SINGAPORE - Singapore's productivity push is for the long haul, and it must be a national effort "with everyone playing their part", Prime Minister Lee Hsien Loong told an audience of over 800 businessmen at the inaugural National Productivity Month, held by the Singapore Business Federation and Singapore National Employers' Federation.
Singapore started promoting productivity more than 30 years ago, but the productivity drive is even more pressing today, said Mr Lee. This is because the economy is now more developed and growing at a slower pace of about 3 per cent a year, there is less free land available, and the manpower situation is tighter.
But not only is productivity important for growth, it is also crucial for raising the incomes of workers, he added. In the short term, a tight labour market may make wages rise, but in the longer term, wage rises can only be sustained through higher productivity.
This is why Singapore has embarked on the next phase of the productivity drive, said Mr Lee, laying out its three-pronged approach.
First, the Government has incentives and schemes to support firms to upgrade productivity, whether by investing in technology, training workers or streamlining operations.
Second, foreign worker inflows are being controlled in order to put pressure on employers to upgrade their workers, instead of just hiring more. But companies still get enough access to foreign workers to complement their Singaporean workforce, so businesses can survive and Singaporean jobs do not disappear, added Mr Lee. He reiterated his comment last week that he does not expect any further major measures to tighten foreign worker numbers.
The third prong is making the productivity drive a national effort. Mr Lee set out the different roles which players should take.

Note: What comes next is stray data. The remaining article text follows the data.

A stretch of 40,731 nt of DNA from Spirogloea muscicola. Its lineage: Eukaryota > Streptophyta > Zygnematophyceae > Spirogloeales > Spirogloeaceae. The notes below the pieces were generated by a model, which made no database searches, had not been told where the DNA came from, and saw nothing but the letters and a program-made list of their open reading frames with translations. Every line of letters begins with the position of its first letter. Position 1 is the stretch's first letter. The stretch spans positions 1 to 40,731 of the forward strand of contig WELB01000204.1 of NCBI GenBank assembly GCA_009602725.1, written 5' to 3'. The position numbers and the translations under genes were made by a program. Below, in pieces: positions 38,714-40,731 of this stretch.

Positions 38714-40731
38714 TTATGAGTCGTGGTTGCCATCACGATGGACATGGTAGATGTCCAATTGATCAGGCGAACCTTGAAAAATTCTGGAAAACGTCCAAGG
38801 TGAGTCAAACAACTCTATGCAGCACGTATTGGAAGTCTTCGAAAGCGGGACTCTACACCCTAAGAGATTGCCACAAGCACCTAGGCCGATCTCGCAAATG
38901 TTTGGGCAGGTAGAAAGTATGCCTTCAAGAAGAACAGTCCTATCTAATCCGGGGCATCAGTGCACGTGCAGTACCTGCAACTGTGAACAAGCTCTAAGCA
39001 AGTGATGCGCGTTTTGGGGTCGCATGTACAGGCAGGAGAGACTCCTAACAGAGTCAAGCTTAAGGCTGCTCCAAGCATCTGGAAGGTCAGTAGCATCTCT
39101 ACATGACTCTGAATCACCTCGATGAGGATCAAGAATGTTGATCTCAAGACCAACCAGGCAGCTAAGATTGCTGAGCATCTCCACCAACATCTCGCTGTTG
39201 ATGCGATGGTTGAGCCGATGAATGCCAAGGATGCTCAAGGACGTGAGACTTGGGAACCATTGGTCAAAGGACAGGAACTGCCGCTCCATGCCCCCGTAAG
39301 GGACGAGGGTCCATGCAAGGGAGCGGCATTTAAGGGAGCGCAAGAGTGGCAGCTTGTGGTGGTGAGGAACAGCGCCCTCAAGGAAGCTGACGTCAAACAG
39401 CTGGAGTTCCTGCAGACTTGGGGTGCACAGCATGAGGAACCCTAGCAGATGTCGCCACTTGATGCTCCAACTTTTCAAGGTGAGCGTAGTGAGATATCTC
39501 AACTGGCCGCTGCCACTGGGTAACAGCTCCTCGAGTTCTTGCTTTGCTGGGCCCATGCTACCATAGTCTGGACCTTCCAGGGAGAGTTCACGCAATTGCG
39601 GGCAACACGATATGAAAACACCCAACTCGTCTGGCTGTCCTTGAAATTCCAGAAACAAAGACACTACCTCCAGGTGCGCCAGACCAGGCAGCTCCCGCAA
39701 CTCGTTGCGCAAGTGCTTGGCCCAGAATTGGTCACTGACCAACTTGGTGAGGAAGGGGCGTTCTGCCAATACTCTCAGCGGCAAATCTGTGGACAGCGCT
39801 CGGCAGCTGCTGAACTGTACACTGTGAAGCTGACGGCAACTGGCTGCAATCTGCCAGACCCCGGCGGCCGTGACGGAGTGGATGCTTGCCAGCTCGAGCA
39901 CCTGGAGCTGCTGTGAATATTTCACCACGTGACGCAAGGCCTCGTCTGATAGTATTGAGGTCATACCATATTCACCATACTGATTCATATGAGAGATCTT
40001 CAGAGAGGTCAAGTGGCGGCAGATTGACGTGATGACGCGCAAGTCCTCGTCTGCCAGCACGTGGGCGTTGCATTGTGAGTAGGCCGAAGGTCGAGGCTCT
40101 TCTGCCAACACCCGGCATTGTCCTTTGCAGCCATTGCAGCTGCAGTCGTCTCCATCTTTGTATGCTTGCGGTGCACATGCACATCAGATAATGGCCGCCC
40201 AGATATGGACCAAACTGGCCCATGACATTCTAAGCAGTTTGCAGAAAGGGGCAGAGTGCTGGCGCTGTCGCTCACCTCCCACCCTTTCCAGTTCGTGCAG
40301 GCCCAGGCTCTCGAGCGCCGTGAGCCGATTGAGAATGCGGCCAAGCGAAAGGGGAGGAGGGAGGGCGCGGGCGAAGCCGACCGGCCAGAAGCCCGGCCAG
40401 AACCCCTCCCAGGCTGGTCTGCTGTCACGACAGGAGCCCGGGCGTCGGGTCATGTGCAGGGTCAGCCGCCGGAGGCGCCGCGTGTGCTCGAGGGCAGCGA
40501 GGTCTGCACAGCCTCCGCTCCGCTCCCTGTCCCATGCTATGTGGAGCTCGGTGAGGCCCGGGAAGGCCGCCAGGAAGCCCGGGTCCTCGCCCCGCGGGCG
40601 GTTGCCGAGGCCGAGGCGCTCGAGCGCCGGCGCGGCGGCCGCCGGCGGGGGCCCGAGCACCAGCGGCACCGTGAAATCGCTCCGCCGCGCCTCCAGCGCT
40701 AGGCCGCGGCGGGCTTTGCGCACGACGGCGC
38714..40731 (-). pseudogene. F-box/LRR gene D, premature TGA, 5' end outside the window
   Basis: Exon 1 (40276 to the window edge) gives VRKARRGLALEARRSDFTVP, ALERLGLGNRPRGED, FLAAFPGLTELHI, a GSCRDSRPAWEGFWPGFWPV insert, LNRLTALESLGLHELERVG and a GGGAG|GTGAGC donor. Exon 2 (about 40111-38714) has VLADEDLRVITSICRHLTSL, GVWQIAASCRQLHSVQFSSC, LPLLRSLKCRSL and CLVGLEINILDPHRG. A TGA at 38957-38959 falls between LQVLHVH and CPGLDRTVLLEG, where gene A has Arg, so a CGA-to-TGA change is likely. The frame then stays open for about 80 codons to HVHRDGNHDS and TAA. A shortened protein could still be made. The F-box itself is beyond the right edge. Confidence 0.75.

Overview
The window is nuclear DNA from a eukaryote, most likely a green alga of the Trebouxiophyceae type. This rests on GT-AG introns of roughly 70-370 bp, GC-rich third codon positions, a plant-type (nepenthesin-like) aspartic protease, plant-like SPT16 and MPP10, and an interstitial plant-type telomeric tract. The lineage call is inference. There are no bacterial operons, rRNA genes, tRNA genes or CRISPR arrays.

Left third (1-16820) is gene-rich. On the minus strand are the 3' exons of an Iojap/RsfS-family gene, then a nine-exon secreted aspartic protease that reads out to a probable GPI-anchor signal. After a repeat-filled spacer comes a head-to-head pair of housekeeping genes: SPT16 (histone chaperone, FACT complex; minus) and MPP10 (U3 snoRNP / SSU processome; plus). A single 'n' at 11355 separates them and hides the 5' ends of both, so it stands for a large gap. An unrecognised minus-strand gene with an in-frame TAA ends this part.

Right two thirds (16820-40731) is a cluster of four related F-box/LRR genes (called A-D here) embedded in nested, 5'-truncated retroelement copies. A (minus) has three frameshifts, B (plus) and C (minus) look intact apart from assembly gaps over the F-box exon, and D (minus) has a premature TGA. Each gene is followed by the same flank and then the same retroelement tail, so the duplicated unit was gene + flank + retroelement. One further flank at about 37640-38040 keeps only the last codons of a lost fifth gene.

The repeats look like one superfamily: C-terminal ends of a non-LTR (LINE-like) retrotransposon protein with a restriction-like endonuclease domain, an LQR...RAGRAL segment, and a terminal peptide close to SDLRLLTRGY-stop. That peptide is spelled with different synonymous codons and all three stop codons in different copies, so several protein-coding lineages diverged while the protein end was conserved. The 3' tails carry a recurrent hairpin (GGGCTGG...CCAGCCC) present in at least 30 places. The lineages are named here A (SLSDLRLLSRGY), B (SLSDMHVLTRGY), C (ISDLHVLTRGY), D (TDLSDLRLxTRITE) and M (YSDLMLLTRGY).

Companies must have a "productivity mindset" and not be afraid to change for the sake of efficiency. Employers must seek to improve their operations, recognise their workers' skills, and value and train workers. Education and training institutions have to equip workers with relevant skills.
Workers themselves must hone and upgrade their skills, as well as help to identify problems at work and improve work processes. Unions have to encourage workers to take advantage of opportunities to upgrade themselves. And society must celebrate individuals for their passion, endeavour and skills, not their qualifications alone.
Indeed, the productivity drive requires not just businesses to change their mindsets, but customers too. Customers must be ready to embrace new business models such as self- service formats, he added.
Although challenges remain, Mr Lee was optimistic about the productivity drive, which he had earlier described as a marathon, quoting former Japan Productivity Centre chairman Kohei Goshi.
Some sectors are making steady progress, such as precision engineering. Even in slower sectors such as food and beverage, firms are changing, he noted.
"Productivity is a long haul, a marathon without a finish line, but so long as we have confidence and keep working at it together, we will stay in the race and (stay) ahead in the race," he concluded.
PM Lee was also given a brief demonstration of a flying robot waiter, which can deliver food and drinks to patrons.
Robotisation of the economy has been touted by experts as the next way in which companies and individuals can raise their efficiency and productivity.